Was Tim happy with how Billi 99 turned out?

Tim loved Billi 99. It was the first comic of his that he showed to the woman who would become his wife. He was a feminist and very proud of it, but I know there were some disappointments. When the mini-series first came out, there were three Eisner nominations, one for best new series, but nothing specifically for his art. He deserved these nominations, and I should have made a fuss at the time.

Also, he wanted better production values. Tim was experimenting with painted duo-shade at the time. It was a halfway point in his painted art between black and white and the ink washes he would later become famous for. He painstakingly painted the two-tone duo-shade, but at that time, printing technology was not as advanced as his imagination.

With the chance to have Jose color Billi 99, we will finally have the version of Billi that Tim wanted us to see.


What can you tell us about the Clover Press edition of Billi 99?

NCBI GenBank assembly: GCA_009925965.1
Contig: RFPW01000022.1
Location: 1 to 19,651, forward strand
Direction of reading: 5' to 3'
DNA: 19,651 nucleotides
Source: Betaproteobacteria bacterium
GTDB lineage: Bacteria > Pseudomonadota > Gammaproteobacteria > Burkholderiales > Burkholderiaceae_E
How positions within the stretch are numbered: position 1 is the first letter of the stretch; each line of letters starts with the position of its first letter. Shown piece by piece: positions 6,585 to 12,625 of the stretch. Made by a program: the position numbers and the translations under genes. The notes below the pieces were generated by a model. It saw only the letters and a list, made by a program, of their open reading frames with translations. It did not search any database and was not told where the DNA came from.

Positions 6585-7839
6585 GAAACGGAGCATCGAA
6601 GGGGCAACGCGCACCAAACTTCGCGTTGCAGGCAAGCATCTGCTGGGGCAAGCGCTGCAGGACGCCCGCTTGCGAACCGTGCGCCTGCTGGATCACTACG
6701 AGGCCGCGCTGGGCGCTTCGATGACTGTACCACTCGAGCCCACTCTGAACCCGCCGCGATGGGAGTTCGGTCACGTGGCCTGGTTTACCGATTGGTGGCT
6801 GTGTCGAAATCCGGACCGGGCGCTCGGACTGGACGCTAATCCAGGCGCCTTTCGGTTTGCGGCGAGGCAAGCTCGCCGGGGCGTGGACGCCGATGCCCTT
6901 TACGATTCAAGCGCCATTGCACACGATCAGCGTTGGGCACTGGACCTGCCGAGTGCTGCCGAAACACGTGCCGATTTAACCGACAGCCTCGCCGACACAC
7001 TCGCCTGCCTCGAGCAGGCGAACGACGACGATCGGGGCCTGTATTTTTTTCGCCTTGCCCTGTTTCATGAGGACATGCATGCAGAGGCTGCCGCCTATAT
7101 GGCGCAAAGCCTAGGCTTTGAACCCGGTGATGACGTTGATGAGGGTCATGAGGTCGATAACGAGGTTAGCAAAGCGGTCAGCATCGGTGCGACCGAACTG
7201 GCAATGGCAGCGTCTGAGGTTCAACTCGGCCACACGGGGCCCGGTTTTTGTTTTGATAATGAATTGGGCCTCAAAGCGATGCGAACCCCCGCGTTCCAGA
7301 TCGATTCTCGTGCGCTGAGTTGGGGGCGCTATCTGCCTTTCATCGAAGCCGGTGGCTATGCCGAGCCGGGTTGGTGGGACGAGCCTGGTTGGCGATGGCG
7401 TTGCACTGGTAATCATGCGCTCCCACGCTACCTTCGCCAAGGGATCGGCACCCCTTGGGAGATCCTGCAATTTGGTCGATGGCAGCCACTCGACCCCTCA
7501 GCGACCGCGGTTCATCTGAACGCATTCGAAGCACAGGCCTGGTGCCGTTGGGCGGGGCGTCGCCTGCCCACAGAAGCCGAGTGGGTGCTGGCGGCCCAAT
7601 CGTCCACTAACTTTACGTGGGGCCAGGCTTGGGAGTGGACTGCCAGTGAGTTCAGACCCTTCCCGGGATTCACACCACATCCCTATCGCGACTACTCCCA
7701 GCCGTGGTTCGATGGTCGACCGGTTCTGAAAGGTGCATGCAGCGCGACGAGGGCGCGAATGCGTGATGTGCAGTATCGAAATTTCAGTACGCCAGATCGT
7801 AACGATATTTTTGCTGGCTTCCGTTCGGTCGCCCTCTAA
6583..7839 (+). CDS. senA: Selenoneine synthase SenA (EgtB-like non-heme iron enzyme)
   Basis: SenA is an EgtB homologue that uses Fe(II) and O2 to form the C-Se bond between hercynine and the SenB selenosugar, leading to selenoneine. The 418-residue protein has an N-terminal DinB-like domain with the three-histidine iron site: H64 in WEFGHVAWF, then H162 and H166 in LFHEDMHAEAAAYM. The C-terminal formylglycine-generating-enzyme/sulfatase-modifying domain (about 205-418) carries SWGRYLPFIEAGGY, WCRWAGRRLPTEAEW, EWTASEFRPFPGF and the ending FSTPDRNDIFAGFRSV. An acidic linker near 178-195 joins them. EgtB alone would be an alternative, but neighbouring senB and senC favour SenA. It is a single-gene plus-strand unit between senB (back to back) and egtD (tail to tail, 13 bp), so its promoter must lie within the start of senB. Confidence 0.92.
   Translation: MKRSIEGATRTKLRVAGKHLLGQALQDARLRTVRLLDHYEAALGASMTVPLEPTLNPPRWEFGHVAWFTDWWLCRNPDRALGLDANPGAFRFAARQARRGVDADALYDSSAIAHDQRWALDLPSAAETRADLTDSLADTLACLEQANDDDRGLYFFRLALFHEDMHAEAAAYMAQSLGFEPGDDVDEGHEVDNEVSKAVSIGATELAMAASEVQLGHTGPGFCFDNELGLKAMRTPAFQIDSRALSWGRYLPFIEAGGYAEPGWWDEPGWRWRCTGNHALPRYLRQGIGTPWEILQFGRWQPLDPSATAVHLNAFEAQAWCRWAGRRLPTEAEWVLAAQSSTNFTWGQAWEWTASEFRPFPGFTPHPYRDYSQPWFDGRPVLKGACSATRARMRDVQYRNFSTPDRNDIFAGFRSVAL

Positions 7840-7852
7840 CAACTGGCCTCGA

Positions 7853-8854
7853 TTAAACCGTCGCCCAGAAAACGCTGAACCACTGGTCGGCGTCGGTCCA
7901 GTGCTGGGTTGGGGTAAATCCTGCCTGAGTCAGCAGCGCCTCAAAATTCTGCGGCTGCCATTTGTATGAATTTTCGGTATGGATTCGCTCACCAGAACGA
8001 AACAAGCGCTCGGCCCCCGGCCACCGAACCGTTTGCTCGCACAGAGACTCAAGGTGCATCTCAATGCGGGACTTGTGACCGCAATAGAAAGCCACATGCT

We’re over the moon happy. This definitive edition of Billi 99 has great design elements, by Kurtis Findlay, with restoration by (Kurt, David, and Jose), lustrous colors by Jose, essays, tribute art, and a new cover illustration — they have even created a limited edition black and white to be paired with the color book as a package.


Do you have a favorite memory of Tim?

While we were working on the book, Tim, his then-girlfriend, and his parents came to my house for dinner. We were both pretty broke at the time, and we lived in the same neighborhood, so we met up in each other’s homes. I was especially impressed by how close he was to his folks. Dorothy, his mom, was a powerhouse. She was an activist for civil and women’s rights. So